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Professor Henry Marsh

Brief Outline: Henry Marsh talks about issues to be considered when thinking about neurosurgery on severely injured patients
Background: Henry Marsh is a consultant neurosurgeon and author of 'Do No Harm: tales of life, death and brain surgery'.

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Henry Marsh talks about how he asks families to consider what the patient themselves would want.

Henry Marsh talks about how he asks families to consider what the patient themselves would want.

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I say, “This is one of the most difficult decisions you are ever going to have to make in your life. But you know your loved one, I don’t. I’m quite certain that if we treat them they may die anyway but if they do survive they’re going to be left profoundly disabled. Now what that exactly means is often hard to predict but we’re not just talking about being partially sighted or having a weak leg. We’re talking about a profound change in their personality. They probably won’t be able to talk or think properly. They’ll be totally dependent. I can’t predict in exactly in what way. And the question you have to ask yourself is ‘Would they want to be like that? Would they want to survive in that condition? I don’t know the answer to that. You probably do because you know them. You should not be asking yourself ‘Do I love this person enough to look after them when they’re disabled?’ – of course you do, because they’re your kith and kin. But would they want to survive in a terribly damaged state?’”.  And if you put the question to the family that way you’ll get an entirely different answer from if you say, “We can operate but they’ll be left very disabled”.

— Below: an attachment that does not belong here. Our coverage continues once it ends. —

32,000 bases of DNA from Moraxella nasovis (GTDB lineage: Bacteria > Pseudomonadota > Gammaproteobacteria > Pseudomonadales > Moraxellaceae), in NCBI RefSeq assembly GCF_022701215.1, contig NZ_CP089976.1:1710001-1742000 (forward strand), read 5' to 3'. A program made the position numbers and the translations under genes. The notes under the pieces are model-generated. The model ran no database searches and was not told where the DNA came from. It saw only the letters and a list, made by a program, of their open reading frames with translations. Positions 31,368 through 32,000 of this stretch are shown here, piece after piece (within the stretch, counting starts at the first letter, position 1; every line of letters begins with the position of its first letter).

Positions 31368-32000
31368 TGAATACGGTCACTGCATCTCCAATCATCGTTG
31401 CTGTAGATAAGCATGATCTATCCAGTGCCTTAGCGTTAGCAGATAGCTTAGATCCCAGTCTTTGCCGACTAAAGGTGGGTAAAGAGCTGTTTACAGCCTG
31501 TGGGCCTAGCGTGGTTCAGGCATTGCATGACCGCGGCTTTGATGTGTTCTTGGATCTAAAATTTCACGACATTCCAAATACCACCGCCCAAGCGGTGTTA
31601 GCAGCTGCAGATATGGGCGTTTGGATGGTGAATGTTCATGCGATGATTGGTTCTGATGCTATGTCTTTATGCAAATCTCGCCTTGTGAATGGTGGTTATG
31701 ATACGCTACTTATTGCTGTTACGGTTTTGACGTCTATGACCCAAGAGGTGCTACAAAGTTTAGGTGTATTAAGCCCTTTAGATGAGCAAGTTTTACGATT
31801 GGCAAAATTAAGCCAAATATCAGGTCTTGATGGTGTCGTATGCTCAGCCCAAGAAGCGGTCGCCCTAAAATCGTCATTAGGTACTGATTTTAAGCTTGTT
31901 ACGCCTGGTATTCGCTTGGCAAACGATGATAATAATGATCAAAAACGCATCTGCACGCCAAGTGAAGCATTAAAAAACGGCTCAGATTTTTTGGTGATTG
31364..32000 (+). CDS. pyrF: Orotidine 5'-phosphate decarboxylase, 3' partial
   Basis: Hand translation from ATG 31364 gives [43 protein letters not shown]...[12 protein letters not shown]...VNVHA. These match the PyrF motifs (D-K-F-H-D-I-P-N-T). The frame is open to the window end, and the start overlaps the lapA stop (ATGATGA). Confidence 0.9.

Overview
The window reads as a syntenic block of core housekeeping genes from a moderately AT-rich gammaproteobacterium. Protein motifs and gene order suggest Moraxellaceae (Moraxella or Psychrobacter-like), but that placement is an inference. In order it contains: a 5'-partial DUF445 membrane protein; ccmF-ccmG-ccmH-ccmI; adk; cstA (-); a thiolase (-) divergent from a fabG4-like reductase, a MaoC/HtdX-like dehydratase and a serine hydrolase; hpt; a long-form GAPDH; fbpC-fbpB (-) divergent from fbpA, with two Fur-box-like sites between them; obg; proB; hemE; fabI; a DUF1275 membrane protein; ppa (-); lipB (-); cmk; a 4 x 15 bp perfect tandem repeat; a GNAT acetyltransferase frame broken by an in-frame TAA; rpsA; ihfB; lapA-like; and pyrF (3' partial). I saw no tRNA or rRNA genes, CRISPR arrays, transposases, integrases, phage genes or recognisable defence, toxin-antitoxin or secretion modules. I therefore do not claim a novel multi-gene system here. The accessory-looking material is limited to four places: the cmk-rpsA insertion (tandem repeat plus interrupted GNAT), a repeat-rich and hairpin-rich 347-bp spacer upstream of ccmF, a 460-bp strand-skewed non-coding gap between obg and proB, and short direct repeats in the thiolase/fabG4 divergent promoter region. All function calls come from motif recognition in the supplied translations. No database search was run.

Henry Marsh explains his view that neurosurgeons need to become more aware of the negative outcomes of intervention and reflects on uncertainty.

Henry Marsh explains his view that neurosurgeons need to become more aware of the negative outcomes of intervention and reflects on uncertainty.

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But on the whole we do not- in Neurosurgery we do not see the long-term consequences of our decisions in terms of bad results. 

Is there a way that could be made to happen? That you think would be a good idea?

Well I think it should be part of neurosurgical trainees’ education to visit some of the long-term neurodisability units that are scattered around the place. I think one ought to go and see them, just for a visit, to get some idea of what profound brain disability is like. My trainees I think have no idea at all.

The problem from my point of view with that of course is that is that one’s never entirely certain. You always think, “Well, it’s just possible they’ll make a better recovery than I think”. So the question then becomes one of how many bad results justify one good result?

And you never know. And if you say, “I’ll only make a decision if I can be absolutely certain I’m not missing the opportunity to save one person’s good worthwhile result”, you’re running the risk you’ll condemn many patients – and above all their families - to a living hell of having a profoundly disabled relative in long-term care afterwards, which is a terrible state for families to be in.

One does need to have some feel for what happens to many people with severe brain damage and I think on the whole neurosurgeons become increasingly conservative as they get older. I think you’ll find young new consultants are much more enthusiastic about treating everybody than people my age. And it’s partly I think from experience one is more aware of the fact that many patients do very badly. 
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